According to Gary Washburn of the Boston Globe, Paul Pierce is still undecided on his retirement plans, but will make an announcement at some point during the coming weeks. Pierce came off of the worst season of his career, and a comeback year would be very tough for a guy turning 39 during training camp. Two seasons ago, for the Wizards, Pierce was a slowed-down version of himself, failing to compete consistently on defense or display a lot of athleticism, but still lethal from behind the arc and in the clutch. For the Clippers this year, his shot left him as well, as he hit just 31% from deep and had some really ugly bricks.
Pierce's legacy as an NBA Hall-of-Famer was cemented well before he joined the Clippers, and his failures in 2016 shouldn't do anything to dilute his career's body of work. However, it appears that even Pierce himself knows that if he is to continue in the league, he will have to accept his new limitations: "I thought I had one more good year [this past season], but obviously I didn't like how it went with my role", Pierce told Washburn. "I'm still just trying to figure it out. A lot has got to do with the role I'm going to play. To come back and sit 82 games, I don't know if I can do that."
For what it's worth, Pierce started 38 games and played 18 minutes a night for the Clippers, a shockingly high number for a player as unproductive as he was--and a number artificially inflated by Blake Griffin's extended absence at the power forward position and Doc Rivers' unwavering trust in his old friend. His role lessened near the end of the season, as the Clippers brought in Jeff Green, but that was after Pierce had gotten plenty of opportunities to earn minutes and fallen short. Paul Pierce's role would have been much smaller last year if Blake Griffin had stayed healthy (maybe 12-16 minutes a night, and no starts), and that was before we knew that his shot had left him. Now, it seems likely that if he were to return, he'd have to either be on the periphery of the Clippers' 10-man rotation, or on the outside of it.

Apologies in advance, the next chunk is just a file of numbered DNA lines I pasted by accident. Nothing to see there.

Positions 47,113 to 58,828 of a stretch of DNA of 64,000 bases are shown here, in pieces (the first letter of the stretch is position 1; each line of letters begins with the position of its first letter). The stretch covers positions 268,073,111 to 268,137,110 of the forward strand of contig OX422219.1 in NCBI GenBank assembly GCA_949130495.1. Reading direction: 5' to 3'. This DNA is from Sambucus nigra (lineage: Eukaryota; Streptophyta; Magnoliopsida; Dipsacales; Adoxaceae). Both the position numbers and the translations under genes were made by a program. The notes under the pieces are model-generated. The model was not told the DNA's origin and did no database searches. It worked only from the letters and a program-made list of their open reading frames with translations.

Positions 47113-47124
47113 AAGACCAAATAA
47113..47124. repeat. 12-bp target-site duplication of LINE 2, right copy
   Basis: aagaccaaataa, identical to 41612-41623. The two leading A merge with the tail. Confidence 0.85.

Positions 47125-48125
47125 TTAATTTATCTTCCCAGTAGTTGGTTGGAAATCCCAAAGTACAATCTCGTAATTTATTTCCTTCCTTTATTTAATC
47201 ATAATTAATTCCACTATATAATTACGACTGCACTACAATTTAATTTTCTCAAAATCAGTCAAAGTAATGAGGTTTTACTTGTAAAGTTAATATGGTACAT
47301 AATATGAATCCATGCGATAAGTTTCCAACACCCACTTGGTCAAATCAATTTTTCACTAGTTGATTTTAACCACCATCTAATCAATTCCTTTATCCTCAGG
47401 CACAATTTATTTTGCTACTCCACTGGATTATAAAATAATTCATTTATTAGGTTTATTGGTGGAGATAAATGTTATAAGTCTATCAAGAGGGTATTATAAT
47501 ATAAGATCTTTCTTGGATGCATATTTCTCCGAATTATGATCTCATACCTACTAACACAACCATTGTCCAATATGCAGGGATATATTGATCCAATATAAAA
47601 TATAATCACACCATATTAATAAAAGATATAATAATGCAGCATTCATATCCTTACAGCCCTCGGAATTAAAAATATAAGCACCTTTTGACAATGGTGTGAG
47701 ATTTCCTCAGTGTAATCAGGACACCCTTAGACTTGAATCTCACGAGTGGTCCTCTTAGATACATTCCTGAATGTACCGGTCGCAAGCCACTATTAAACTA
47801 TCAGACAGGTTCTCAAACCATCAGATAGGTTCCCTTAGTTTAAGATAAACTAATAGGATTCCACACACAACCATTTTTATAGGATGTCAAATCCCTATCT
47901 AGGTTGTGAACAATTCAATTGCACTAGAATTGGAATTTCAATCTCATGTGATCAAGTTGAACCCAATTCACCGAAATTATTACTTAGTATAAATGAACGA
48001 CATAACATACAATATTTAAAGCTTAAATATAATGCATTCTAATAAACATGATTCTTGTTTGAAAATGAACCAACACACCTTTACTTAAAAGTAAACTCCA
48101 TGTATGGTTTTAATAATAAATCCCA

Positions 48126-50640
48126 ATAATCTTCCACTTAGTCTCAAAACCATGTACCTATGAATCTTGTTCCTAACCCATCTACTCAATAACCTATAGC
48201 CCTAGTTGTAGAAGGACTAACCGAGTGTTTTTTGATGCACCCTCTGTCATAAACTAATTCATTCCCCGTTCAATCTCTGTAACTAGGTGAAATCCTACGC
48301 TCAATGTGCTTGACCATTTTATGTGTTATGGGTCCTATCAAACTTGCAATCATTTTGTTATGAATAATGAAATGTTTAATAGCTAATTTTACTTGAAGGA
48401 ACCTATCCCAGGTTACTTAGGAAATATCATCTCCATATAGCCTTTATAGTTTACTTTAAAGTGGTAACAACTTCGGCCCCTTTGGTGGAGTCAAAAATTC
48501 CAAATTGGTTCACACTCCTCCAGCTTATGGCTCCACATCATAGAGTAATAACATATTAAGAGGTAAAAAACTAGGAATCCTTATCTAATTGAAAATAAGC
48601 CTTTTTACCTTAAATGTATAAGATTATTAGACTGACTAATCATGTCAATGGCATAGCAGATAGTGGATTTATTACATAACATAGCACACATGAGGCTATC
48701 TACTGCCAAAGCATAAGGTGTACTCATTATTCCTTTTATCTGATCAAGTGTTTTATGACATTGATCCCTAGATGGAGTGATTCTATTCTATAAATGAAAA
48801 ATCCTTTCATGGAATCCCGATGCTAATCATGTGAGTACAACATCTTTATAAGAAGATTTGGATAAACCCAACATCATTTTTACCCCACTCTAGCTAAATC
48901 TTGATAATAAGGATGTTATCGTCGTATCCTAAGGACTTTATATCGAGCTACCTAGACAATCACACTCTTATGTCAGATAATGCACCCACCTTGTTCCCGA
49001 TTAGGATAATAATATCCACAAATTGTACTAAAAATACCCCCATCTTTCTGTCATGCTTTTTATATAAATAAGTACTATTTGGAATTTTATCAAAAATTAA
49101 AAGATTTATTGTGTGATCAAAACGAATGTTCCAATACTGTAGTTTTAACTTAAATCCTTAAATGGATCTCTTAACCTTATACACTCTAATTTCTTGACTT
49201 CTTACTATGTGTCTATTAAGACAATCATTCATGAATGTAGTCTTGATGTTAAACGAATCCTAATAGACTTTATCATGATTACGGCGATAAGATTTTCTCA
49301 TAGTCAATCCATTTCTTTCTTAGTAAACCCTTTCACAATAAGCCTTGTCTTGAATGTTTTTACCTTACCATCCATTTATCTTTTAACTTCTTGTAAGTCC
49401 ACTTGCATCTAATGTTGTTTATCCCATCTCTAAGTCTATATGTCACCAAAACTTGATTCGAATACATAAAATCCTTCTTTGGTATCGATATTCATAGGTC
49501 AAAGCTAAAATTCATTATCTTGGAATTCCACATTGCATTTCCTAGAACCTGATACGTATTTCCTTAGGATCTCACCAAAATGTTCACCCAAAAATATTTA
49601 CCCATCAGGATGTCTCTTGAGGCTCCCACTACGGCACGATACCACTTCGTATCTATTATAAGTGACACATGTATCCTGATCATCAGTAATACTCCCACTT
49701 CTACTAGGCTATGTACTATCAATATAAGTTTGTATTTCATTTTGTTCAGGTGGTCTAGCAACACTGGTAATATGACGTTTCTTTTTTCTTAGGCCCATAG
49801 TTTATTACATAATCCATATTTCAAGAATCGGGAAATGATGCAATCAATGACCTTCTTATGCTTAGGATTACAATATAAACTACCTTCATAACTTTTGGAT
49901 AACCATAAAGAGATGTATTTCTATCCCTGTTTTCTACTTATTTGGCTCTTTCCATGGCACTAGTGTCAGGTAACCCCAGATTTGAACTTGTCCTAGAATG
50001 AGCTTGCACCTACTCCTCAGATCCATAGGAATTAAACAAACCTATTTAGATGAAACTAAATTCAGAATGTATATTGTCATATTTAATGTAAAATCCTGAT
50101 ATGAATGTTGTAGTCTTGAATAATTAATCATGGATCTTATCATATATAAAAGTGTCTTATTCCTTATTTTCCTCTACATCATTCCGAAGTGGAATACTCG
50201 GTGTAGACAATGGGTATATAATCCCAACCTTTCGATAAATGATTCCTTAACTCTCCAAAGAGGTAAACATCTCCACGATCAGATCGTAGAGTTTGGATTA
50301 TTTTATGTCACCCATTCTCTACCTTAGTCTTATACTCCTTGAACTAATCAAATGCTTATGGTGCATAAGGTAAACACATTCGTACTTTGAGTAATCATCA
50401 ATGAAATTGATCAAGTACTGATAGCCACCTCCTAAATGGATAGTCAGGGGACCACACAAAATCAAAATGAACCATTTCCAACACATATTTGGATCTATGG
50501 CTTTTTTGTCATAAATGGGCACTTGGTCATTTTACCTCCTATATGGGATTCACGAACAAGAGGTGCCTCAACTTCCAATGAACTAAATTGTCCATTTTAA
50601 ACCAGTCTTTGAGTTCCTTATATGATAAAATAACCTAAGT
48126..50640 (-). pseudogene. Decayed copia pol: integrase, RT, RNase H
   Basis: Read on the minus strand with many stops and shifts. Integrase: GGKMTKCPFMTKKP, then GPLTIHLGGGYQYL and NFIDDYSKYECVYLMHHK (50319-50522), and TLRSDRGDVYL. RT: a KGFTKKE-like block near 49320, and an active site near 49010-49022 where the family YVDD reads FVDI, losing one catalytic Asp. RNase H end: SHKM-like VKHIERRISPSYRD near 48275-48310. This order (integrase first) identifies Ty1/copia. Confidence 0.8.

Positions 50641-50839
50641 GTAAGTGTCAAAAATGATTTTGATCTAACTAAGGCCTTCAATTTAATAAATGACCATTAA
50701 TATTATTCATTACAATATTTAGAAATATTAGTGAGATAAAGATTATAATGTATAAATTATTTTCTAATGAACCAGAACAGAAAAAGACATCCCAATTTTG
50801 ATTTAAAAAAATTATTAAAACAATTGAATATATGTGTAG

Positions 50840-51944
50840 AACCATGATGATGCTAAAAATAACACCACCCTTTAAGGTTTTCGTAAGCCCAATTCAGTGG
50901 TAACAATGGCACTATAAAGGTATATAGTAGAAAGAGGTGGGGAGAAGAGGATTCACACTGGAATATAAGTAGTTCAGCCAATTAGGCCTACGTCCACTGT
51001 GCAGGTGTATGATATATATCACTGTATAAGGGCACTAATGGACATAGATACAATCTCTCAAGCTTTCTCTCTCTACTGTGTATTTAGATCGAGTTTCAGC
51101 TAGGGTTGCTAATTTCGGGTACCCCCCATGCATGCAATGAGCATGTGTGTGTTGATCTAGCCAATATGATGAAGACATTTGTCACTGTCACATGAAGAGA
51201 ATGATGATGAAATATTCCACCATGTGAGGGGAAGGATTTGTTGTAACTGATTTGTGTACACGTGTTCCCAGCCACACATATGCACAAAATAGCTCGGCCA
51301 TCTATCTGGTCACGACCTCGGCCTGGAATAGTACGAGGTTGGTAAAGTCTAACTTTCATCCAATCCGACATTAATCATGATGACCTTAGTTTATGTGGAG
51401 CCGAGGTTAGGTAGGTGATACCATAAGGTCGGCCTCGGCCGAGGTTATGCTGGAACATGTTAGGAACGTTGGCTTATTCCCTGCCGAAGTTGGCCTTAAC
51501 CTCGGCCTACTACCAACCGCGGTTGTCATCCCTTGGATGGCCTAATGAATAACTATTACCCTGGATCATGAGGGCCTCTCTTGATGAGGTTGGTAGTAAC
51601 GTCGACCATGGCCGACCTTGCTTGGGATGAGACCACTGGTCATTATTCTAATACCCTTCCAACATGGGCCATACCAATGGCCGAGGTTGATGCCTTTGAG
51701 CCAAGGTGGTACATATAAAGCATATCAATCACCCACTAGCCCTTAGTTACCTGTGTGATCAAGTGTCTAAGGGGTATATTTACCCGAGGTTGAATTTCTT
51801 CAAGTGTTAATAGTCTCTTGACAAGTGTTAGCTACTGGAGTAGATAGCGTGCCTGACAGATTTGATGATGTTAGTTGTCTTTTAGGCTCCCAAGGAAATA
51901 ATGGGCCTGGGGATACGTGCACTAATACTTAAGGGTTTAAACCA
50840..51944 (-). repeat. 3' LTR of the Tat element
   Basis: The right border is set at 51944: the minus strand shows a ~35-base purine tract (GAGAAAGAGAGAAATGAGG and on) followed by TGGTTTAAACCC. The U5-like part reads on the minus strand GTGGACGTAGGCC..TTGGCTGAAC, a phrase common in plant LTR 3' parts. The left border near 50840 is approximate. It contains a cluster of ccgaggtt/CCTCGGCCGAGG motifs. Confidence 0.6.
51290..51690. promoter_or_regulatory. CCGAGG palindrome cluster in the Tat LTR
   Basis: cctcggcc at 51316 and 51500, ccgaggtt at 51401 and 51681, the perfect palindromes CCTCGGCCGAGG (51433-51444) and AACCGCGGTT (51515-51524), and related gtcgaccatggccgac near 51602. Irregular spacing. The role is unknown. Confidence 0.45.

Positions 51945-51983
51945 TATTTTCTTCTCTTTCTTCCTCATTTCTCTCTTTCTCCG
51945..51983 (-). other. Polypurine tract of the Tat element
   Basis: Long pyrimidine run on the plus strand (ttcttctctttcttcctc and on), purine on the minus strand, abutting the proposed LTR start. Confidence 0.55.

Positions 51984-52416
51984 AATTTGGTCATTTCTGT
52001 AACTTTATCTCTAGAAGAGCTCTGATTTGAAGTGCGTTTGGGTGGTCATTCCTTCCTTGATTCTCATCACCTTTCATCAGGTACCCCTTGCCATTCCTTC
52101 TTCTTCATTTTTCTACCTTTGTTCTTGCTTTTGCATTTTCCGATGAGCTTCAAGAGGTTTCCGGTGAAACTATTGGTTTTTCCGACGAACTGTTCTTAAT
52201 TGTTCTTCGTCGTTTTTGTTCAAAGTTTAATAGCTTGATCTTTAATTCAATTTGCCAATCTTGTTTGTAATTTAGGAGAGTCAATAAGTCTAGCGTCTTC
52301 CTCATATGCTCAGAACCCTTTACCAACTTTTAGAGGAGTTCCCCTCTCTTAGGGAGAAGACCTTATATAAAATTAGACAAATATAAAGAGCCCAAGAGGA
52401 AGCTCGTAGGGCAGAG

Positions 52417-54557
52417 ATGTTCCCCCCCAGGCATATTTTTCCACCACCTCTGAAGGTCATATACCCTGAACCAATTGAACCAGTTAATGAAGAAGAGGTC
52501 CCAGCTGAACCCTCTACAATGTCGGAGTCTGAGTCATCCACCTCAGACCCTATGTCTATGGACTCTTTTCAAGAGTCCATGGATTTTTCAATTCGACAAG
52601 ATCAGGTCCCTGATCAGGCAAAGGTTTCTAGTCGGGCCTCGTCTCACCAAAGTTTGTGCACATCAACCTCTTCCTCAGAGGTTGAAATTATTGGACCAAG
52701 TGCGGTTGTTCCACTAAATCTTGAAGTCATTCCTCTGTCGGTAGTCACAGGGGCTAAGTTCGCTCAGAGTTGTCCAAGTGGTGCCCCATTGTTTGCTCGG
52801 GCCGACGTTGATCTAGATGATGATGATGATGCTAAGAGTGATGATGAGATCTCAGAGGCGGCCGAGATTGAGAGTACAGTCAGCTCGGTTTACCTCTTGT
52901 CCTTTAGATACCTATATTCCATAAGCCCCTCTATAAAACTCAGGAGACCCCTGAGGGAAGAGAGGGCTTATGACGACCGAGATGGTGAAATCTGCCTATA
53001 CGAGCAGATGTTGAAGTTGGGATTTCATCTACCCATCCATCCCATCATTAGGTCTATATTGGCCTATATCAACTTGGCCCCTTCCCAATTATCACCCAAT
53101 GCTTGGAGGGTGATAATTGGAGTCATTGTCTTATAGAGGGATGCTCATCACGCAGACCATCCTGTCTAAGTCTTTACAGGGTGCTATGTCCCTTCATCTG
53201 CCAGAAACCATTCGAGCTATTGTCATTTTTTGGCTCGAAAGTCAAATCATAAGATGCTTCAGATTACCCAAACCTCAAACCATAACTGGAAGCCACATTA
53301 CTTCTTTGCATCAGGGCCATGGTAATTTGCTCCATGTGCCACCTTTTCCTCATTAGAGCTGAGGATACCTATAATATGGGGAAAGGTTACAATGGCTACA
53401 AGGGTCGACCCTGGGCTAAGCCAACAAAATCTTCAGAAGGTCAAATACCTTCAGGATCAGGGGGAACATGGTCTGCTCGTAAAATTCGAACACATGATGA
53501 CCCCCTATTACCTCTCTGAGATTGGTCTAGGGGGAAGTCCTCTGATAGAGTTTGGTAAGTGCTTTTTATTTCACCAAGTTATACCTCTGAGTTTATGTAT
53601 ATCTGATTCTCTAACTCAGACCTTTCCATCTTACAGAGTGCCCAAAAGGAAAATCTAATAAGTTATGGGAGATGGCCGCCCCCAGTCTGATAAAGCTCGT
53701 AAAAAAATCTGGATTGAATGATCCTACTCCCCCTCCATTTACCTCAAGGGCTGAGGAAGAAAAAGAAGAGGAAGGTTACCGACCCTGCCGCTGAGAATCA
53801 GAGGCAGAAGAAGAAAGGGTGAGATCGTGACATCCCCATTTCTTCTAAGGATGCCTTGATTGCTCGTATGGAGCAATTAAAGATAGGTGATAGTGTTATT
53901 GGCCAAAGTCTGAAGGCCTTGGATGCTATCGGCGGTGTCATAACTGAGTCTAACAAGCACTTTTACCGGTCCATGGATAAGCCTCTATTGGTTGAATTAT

Pierce has about two years and $7 million remaining on his contract with the Clippers, but he can walk away from the game, and that money, at any time. His salary would come off of the books for the Clippers were he to retire. Playing out this contract would give Pierce a chance to eclipse $200 million in career earnings, but he told Washburn that if he does return, this coming year will be his last.
Paul Pierce has done a lot in his time in the NBA, and he's a hometown hero from Inglewood High School--but it's clear that at this point, it would be best for the Clippers if he retired, leaving them with another roster spot and $3.5 million in wiggle room under the tax line (and potential hard cap). We'll stay on top of further updates as they come.